Local News – Breakins lead to 3 arrests – Fewer deputies – Sea Lion Caves wins award

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Local News

17 January 2013

Rash of car break-ins leads to recovery of 20 guns

Florence police were investigating a car break-in over the weekend that led them to Joshua Korczak.  The 28-year old transient admitted to one break-in initially, but eventually copped to another 22.  He said he took money, electronic items, tools and… a semi-automatic hand gun.


Police put together a search warrant for a home in Westlake where Korczak told police he traded the gun for marijuana.  With the help of Lane County Sheriff’s Deputies the warrant was served and the gun was recovered… plus 19 more.  61-year old Rickey Watts and 38-year old Jeremy Watts are now facing a variety of charges including being felons in possession of firearms.


Police Chief Ray Gutierrez said the suspect made one other important admission during questioning… all 23 vehicles he entered were unlocked.  Korczak reportedly told officers he only – quote – “went for the easy ones”.  Gutierrez says lock your vehicles… even in your own driveway.



It was nothing short of wild at the Siuslaw Business Awards.  That’s the slogan for the recipient of the Stu Johnston Business of the Year.  Sea Lion Caves celebrated its 80th year of business last year.  The business was honored by the Florence Area Chamber of Commerce last night.  Other awards handed out: The Siuslaw News was recognized for Community Caring; Oregon Pacific Bank for its Curb Appeal; Three Rivers Casino and Hotel won the Green Business Award; and Excellence in Customer Service went to Tony’s Garage.  The non-profit achievement award went to the Boys and Girls Club of Western Lane County.  Siuslaw News Publisher John Bartlett was presented with the Florence First Citizen Award and Siuslaw High School senior Todd Denning was given a $500 scholarship for being named the Future First Citizen.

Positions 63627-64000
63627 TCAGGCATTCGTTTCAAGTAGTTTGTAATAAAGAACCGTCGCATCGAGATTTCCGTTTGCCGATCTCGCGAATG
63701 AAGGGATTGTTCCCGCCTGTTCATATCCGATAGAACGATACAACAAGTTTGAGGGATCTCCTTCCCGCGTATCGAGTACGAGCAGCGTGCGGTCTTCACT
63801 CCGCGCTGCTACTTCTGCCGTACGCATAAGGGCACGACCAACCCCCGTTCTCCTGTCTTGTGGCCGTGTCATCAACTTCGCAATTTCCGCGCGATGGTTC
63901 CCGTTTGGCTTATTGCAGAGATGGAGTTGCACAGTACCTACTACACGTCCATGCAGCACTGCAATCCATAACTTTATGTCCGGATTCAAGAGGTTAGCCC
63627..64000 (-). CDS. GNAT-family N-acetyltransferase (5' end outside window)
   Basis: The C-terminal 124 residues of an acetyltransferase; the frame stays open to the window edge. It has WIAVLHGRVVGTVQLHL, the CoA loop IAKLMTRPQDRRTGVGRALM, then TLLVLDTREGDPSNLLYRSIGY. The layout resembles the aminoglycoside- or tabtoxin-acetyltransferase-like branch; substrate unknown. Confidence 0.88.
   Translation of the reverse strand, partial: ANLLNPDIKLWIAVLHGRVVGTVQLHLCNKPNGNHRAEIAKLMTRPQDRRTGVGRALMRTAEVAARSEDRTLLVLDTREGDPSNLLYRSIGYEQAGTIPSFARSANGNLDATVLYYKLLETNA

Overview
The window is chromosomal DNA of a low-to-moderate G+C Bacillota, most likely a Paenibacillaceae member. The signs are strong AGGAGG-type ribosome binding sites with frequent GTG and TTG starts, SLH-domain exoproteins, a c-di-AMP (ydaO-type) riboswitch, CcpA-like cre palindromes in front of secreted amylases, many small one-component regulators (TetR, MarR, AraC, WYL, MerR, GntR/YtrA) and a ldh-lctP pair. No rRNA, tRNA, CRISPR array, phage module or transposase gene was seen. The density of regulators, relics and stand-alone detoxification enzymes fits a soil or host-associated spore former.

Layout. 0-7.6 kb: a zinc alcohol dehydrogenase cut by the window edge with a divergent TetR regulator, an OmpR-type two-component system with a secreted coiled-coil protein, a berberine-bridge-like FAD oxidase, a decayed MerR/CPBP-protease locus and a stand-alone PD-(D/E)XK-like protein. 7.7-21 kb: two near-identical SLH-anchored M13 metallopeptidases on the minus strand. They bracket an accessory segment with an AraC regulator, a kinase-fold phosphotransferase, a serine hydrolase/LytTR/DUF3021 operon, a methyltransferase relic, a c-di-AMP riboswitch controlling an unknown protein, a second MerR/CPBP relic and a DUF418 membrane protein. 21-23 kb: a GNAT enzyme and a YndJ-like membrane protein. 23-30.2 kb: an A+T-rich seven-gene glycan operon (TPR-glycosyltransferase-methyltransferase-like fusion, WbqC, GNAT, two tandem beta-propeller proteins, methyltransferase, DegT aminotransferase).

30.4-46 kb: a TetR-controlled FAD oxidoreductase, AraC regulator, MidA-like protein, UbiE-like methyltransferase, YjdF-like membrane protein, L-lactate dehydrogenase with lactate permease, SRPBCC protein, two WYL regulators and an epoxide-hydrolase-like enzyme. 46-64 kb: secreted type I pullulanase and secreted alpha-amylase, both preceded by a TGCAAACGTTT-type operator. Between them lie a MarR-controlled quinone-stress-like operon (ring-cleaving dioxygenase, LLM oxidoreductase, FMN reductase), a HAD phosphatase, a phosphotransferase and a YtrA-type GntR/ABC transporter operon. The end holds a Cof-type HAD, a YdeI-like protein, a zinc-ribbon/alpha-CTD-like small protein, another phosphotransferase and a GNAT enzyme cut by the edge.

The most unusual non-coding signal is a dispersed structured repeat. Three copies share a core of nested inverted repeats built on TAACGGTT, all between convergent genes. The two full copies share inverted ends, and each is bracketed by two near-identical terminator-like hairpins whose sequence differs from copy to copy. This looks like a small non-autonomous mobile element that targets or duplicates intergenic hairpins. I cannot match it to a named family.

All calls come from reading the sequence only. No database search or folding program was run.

Three years from now there may only be two-dozen jail beds available for convicted criminals in Lane County.  But, that may be more than enough because there won’t be any Sheriff’s Deputies.


Sheriff Tom Turner says unless a steady revenue source can be found for public safety in Lane County, that’s the way things could turn out.


Because of a loss of federal timber revenue and diminishing revenues in the county general fund Turner had to deal with a $10-million reduction this year.  That prompted layoffs leaving staffing for only 135 jail beds and 20 deputies to provide patrols and response only 16 hours a day.


Next year Turner is looking at another $2.5-million reduction that will likely lead to more cuts.  But, he says, it’s the year after that where things look the gloomiest.  Budget estimates show Turner facing yet another reduction of $8-million, leaving his office with no patrol deputies, only one detective and 26 local jail beds.


Lane County Commissioners are currently exploring a possible public safety levy that would go to voters as early as May.